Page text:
Thus, any foreign ship that docks in a Cuban port finds itself forbidden to enter U.S. ports for a period of six months.  Cuba, being an island, is heavily dependent upon maritime transport.  Of the commercial fleets that operate in the Florida Straits, most conduct the bulk of their activities with a clear understanding of the importance of this market and do not run the risk of transporting merchandise to Cuba.  When they do, however, they demand a higher tariff than that applied to neighboring countries, such as Haiti or the Dominican Republic, this in order to make up for the shortfall that results from being banned from U.S. ports for having done so.  Therefore, if the standard price for transporting merchandise to the Dominican Republic is 100, this figure that can rise to 600 or 700 for Cuba.

CSF: You also comment on the retroactive nature of the economic sanctions.

SL: Since the adoption of the Helms-Burton Act in 1996, all foreign enterprises that wish to invest in Cuban property that had been nationalized in 1959 risk prosecution in the United States and seeing its U.S. investments frozen.  This law is a judicial aberration because it is both extraterritorial and retroactive — in other words, it applies to events that occurred before the law was adopted, something that is contrary to international law.  Take the case of the anti-tobacco law in France.  This law was promulgated on January 1, 2008.  But if you smoked in a restaurant on December 31, 2007, you would not be prosecuted, because the law cannot be applied retroactively.  The Helms-Burton Act applies to events that occurred during the 1960s, something that is clearly illegal.

CSF: The United States maintains that the economic sanctions are a simple bilateral question that does not concern the rest of the world.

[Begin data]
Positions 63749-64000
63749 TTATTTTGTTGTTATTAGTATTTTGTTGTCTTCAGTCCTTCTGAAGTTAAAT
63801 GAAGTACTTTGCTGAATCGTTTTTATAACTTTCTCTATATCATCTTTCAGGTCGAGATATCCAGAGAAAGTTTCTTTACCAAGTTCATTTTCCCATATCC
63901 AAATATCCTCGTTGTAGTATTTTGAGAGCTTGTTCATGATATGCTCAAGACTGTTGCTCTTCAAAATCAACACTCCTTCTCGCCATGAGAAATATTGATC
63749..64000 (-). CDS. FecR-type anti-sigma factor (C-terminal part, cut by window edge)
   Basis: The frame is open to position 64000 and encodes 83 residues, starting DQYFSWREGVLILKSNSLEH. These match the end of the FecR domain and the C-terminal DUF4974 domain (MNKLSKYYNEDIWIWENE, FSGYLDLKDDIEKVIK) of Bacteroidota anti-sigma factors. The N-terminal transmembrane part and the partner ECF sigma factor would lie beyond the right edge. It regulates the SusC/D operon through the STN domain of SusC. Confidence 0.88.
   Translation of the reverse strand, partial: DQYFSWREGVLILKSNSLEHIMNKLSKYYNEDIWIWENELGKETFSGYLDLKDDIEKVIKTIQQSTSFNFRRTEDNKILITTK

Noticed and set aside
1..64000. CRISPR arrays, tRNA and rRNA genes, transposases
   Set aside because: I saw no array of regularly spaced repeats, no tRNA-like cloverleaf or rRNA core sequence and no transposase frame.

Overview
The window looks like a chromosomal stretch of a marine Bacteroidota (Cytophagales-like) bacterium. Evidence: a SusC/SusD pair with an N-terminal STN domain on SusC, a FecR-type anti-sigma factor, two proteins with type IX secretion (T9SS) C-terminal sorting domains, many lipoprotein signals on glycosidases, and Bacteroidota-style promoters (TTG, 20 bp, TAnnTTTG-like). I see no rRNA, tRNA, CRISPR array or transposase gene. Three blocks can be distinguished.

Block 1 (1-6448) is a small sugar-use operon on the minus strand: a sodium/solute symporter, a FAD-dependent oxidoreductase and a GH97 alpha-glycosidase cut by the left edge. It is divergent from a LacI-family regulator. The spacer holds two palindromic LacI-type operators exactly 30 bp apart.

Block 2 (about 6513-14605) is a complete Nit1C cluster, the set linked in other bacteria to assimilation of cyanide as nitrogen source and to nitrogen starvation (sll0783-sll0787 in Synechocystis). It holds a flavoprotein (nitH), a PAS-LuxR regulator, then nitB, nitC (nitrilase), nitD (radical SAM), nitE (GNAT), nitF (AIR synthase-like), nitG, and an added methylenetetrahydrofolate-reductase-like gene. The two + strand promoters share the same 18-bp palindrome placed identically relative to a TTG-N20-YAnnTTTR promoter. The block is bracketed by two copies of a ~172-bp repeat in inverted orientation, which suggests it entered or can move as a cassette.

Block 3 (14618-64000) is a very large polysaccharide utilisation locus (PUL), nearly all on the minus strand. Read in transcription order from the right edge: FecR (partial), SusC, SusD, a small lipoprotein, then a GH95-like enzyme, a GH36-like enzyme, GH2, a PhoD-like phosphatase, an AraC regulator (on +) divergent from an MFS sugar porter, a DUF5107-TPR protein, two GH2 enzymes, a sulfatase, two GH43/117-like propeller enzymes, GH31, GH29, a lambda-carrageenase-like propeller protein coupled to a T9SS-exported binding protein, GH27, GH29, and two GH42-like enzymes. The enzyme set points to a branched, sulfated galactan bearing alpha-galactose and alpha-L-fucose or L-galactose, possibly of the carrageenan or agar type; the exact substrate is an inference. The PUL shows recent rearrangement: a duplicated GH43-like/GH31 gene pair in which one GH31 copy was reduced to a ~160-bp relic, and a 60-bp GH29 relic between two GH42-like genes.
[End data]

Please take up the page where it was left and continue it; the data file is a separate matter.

SL: The example that I have already cited demonstrate the exact opposite.  I’ll give you another.  In order to sell on the U.S. market, a German, Korean, or Japanese automobile manufacturer — in reality the nationality matters little — is obliged to demonstrate to the U.S. Treasury Department that its products do not contain a single gram of Cuban nickel.  It is the same for all of the agribusiness enterprises that wish to invest in the U.S. market.  Danone, for example, must demonstrate that its products contain absolutely no Cuban raw materials.  Cuba cannot sell its natural resources and its products to the United States, but in these exact cases, neither can it sell them to Germany, Korea, or Japan.  These measures deprive the Cuban economy of much needed capital and Cuban exports of many markets around the world.

CSF: The economic sanctions have also had an impact on healthcare.

SL: Indeed, nearly 80% of all patents applied for in the medical sector belong to U.S.-based multinational pharmaceutical companies and their subsidiaries, which puts them in the position of being a quasi-monopoly.  It should be noted that international humanitarian law forbids all restrictions on the freedom of movement of foodstuffs and medicines, even during wartime.  And officially, the United States is not at war with Cuba.